The fabled all-nighter brought royalty and celebrated opera talent for the 63rd Viennese Opera Ball, held at the Ziegfeld Ballroom.
The 63rd Viennese Opera Ball in New York, held at the Ziegfeld Ballroom in Midtown last Friday, is the definition of a workout. Think of this ballroom as the most opulent gym ever, filled with the most glamorous and important trainees, trading joggers and sweatshirts for floor-length gowns for the ladies and white-tie get-up (the most formal of formalwear) for the guys. We introduce this gym idea early because the dancing starts early. Unlike many balls of this sort, the Viennese has a special penchant for dancing and singing, whether it is manifested as opera vocals from A-list, Grammy-winning backgrounds or students of the craft on their way to the limelight. The ball is an exercise In talent. Guests enjoy the sights and sounds of a live band, and after the West Point Cadet Color Guard marched and rose their flags and the National Anthems of the United States and Austria were sung by attendees, guests began to dance. Serafin, director of the evening, then welcomed and thanked the debutantes, escorts, and guests, before ballet dancers entered and performed accompanied by the orchestra, Divertimento Viennese. The evening dinner (one of two) was punctuated by performances by Metropolitan Opera stars including Luca Pisaroni’s rendition of Lolita, Ildar Abdrazakov performing Occhi di fata, George Gagnidze performing Nemico della patria and Angela Meade performing Io son l’umile anciella, before world-renowned conductor Marco Armiliato led the singers through a group performance of La di darem.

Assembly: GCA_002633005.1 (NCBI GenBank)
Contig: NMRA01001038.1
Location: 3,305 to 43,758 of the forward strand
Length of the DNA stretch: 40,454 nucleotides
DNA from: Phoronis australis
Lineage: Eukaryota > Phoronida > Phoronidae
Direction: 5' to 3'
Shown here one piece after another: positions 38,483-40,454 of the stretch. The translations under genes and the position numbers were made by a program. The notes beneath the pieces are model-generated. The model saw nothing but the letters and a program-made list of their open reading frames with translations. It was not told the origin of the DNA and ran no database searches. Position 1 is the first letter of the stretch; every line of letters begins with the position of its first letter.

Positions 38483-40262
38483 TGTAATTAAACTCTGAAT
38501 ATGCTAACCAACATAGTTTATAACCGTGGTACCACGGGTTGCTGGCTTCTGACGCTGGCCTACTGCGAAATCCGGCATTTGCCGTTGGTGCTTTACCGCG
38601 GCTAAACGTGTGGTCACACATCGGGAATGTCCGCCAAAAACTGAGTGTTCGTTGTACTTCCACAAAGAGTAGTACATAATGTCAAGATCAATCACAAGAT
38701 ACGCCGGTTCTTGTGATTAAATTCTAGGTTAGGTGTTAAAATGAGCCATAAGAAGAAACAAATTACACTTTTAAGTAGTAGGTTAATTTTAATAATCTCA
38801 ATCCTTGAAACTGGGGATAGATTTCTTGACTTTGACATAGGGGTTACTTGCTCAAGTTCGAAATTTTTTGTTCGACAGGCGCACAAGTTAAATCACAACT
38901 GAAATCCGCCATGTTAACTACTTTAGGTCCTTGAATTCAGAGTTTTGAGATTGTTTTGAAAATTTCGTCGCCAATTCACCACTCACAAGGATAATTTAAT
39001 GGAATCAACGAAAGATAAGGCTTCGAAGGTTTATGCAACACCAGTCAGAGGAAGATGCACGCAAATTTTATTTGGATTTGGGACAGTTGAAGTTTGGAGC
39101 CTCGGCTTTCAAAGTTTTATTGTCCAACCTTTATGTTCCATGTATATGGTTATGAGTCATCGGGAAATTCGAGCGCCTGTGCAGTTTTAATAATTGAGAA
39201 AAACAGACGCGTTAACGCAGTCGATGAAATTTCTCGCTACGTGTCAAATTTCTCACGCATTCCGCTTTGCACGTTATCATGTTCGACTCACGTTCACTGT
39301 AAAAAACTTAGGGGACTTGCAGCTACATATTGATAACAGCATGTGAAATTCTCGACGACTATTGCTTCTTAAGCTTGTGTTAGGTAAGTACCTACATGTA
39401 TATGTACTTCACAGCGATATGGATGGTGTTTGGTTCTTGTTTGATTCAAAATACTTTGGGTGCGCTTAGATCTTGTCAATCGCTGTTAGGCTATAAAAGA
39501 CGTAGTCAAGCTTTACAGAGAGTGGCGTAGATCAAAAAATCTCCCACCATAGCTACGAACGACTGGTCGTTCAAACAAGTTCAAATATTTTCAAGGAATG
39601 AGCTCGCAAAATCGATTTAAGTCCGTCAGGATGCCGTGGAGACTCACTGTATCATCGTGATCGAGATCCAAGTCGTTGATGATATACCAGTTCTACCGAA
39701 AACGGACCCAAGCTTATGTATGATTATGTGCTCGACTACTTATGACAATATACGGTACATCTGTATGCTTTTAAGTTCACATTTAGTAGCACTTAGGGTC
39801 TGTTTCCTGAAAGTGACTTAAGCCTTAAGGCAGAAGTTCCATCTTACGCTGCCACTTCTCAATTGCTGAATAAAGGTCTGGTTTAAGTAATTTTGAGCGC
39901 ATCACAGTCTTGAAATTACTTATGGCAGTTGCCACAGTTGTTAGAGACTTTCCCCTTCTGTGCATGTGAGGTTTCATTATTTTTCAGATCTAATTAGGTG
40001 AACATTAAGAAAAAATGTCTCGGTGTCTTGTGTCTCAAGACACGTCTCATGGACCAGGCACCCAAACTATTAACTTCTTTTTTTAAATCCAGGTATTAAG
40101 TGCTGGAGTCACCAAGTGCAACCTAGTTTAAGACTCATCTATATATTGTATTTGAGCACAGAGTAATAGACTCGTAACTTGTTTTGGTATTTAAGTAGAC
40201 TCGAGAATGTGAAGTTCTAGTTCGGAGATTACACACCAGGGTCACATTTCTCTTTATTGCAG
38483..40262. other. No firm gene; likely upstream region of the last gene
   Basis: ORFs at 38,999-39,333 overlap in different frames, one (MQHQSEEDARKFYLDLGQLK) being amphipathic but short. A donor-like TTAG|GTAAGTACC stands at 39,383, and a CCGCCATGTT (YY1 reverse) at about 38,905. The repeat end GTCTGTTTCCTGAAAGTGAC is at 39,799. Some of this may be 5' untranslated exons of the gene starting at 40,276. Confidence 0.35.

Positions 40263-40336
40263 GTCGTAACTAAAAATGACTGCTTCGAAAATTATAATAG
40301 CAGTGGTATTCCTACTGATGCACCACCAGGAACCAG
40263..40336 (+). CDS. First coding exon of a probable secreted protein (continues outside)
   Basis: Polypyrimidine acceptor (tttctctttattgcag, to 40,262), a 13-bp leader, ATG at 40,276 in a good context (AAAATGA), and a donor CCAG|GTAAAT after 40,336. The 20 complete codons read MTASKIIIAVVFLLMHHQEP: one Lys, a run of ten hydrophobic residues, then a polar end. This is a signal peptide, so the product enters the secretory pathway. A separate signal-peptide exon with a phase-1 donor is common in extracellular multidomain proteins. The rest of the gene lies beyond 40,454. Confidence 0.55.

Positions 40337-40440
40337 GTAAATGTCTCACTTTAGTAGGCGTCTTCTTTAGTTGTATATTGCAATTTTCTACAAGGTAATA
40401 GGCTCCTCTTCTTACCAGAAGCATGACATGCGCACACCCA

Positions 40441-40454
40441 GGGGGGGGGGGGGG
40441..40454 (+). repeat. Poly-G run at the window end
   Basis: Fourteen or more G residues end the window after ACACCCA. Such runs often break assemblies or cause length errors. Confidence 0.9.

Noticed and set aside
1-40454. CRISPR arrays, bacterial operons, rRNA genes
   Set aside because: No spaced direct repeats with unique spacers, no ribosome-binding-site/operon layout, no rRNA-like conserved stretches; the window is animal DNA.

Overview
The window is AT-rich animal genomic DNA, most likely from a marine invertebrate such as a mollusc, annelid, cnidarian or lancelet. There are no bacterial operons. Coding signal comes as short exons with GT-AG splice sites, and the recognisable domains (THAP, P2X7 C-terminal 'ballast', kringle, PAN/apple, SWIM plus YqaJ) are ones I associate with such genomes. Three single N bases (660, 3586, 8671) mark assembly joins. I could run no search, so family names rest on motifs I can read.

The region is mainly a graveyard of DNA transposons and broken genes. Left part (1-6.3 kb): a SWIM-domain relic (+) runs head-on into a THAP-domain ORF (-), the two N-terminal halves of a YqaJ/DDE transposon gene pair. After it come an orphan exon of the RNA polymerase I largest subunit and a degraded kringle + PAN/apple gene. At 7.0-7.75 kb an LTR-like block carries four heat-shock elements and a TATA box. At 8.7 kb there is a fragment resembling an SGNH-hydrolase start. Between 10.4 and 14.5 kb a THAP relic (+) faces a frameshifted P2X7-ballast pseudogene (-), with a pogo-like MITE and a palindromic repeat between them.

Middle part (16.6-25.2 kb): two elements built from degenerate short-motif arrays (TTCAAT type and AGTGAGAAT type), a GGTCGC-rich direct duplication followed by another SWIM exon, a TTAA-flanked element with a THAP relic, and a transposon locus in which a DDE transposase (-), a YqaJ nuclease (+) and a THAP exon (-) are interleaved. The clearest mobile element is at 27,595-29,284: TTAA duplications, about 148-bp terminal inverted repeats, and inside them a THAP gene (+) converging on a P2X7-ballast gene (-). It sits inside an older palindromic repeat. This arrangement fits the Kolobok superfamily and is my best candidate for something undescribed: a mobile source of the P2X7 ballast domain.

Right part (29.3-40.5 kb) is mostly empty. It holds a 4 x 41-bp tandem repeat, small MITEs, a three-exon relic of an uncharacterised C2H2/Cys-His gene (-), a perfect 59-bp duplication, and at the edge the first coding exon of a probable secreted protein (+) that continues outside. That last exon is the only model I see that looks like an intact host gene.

The party was hardly over. By midnight, guests joined in the grand tradition of the Quadrille, in which all are invited to join in a step dance and a gallop. It’s tremendous fun and really something to see the older ladies swinging and dancing. My few attempts at ballroom dancing were quite evident and embarrassing- the occasional collision and the wry “excuse us!” was expected but exhilarating. Soon it was time for the Tanzbar, in which those who made it to the late hour of past midnight enjoyed more dancing with DJ and a live saxophonist, plus Austrian dishes like pretzels, goulash soup, and sausages in the Viennese tradition.
The evening, as delightful as it was, does serve a good cause. We spoke to director Silvia Frieser toward the middle of the evening. “Our relationship with Sloan Kettering will only get stronger as each year passes. It’s an opportunity to grow together and show commitment to those who matter.”
The Viennese Opera Ball in New York is an annual event. Purchase tickets for next year at https://vienneseoperaball.com